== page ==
Report: Repetitive Motion Injuries Are Still No. 1 Workplace Injury

April 1, 2005
Musculoskeletal disorders (MSDs) accounted for 435,180 -- or 33 percent -- of the workplace injuries and illnesses resulting in days away from work in 2003.

The Bureau of Labor Statistics (BLS) released the information March 30 in its report on the characteristics of lost-worktime injuries and illnesses for the year.

Not only are repetitive motion injuries extremely common, they cause workers to stay away from work longer than injuries that appear to be far graver, such as falls or amputations.

For example, the survey uncovered the following patterns:

  • Among major disabling injuries and illnesses, carpal tunnel syndrome caused the highest median days away from work (32 days) followed by fractures and amputations (30 days).
  • Among the most frequent events or exposures, repetitive motion, such as grasping tools, scanning groceries and typing, resulted in the longest absences from work -- a median of 22 days.
  • Falls to a lower level caused the next longest absences from work, with a median of 15 days.

While MSDs make up the largest single category of lost-worktime injuries and illnesses, the number of MSDs varied greatly among industry sectors.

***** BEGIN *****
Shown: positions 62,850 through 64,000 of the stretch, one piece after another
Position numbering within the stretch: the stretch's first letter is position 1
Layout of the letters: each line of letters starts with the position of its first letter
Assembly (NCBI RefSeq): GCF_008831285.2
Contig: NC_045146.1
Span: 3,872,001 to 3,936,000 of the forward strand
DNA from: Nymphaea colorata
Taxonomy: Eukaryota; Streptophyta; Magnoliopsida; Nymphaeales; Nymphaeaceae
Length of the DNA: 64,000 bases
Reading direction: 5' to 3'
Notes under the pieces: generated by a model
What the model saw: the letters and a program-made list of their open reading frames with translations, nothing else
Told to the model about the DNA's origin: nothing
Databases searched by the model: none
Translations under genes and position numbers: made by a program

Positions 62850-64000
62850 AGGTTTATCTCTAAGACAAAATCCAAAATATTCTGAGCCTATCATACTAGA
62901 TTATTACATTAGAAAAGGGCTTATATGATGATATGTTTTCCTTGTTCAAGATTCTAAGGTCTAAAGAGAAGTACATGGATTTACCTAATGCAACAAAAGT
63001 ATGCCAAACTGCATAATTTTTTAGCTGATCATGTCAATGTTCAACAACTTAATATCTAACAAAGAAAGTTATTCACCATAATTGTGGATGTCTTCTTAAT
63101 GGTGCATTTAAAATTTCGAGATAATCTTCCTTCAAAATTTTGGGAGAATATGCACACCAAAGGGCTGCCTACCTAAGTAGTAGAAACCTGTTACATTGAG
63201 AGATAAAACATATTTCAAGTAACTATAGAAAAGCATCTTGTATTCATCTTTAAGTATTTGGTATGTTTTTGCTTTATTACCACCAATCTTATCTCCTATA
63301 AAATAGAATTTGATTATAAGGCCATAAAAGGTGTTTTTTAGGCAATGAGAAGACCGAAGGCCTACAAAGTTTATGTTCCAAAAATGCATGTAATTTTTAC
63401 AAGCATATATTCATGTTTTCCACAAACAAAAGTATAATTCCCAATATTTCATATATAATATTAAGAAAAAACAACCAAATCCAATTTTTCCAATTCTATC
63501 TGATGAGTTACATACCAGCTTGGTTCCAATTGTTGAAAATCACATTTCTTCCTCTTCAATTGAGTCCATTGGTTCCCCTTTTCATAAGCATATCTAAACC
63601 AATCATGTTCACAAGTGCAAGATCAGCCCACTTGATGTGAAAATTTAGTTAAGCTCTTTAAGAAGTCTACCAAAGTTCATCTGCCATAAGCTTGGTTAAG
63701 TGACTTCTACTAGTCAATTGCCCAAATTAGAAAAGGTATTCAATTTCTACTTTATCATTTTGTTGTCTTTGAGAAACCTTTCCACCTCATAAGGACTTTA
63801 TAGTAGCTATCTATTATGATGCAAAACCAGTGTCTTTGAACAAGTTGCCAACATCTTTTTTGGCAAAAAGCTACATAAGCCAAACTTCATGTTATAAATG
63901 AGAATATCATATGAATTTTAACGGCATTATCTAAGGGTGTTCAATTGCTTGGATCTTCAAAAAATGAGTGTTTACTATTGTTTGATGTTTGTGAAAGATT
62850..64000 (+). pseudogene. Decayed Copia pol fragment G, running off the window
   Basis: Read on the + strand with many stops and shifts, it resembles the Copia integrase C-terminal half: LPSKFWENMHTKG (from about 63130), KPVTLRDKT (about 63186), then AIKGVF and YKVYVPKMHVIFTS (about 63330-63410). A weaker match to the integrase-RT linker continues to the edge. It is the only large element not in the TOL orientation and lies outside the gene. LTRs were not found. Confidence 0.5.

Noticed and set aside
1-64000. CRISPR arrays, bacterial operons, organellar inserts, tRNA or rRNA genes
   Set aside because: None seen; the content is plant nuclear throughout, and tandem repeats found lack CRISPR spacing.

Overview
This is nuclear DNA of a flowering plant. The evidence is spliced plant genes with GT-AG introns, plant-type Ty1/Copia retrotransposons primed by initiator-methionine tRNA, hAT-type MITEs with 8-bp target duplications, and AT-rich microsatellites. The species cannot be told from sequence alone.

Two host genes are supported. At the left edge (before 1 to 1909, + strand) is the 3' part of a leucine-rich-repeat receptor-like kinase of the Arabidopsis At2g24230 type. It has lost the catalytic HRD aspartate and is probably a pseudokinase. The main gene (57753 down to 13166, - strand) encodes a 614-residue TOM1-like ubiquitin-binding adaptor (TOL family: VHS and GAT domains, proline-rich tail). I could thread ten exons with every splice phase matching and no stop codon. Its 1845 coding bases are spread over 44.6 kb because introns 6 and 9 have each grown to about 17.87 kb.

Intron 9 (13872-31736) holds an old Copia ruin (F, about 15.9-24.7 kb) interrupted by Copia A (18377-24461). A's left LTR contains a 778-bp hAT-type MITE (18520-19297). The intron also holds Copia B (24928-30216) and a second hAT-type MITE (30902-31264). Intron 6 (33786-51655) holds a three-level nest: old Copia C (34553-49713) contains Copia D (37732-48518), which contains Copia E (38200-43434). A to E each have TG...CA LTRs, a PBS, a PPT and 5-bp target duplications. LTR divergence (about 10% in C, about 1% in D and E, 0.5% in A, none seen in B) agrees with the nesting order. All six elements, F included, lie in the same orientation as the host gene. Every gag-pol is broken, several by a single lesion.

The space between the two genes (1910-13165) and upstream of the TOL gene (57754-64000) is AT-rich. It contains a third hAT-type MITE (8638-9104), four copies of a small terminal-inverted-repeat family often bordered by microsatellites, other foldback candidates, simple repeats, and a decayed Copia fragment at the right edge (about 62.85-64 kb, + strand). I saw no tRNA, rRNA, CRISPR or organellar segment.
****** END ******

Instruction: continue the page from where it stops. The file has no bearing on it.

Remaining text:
The service industries reported the most MSDs, accounting for 71 percent of all cases of this type. Within these industries, the health care and social assistance industry sector reported the most cases: 83,100, or 19 percent of all MSD cases.

Health service industries also reported the most cases in 2002, but because of changes in the ways industries are classified, BLS cautioned against comparing 2003 industry data with prior years. The total number of lost-worktime injuries and illnesses declined from 1.4 million in 2002 to 1.3 million in 2003.

OSHA, which developed an ergonomics standard that Congress revoked in 2001, has since that time released voluntary ergonomic guidelines for nursing homes and other sectors with high numbers of reported MSDs. The agency also established a national emphasis program designed to target for inspection of nursing homes with high numbers of MSDs.

Despite the continued high numbers of MSDs overall and in the nursing home industry, in a prepared statement acting assistant secretary of labor for OSHA Jonathan Snare said the data show OSHA's outreach and enforcement policies are succeeding.

"Today's data, along with the 7 percent decline in workplace injuries and illnesses from 2002 to 2003 that BLS reported last December, validates OSHA's policy of targeting outreach and enforcement resources where they will have the most impact," Snare affirmed.

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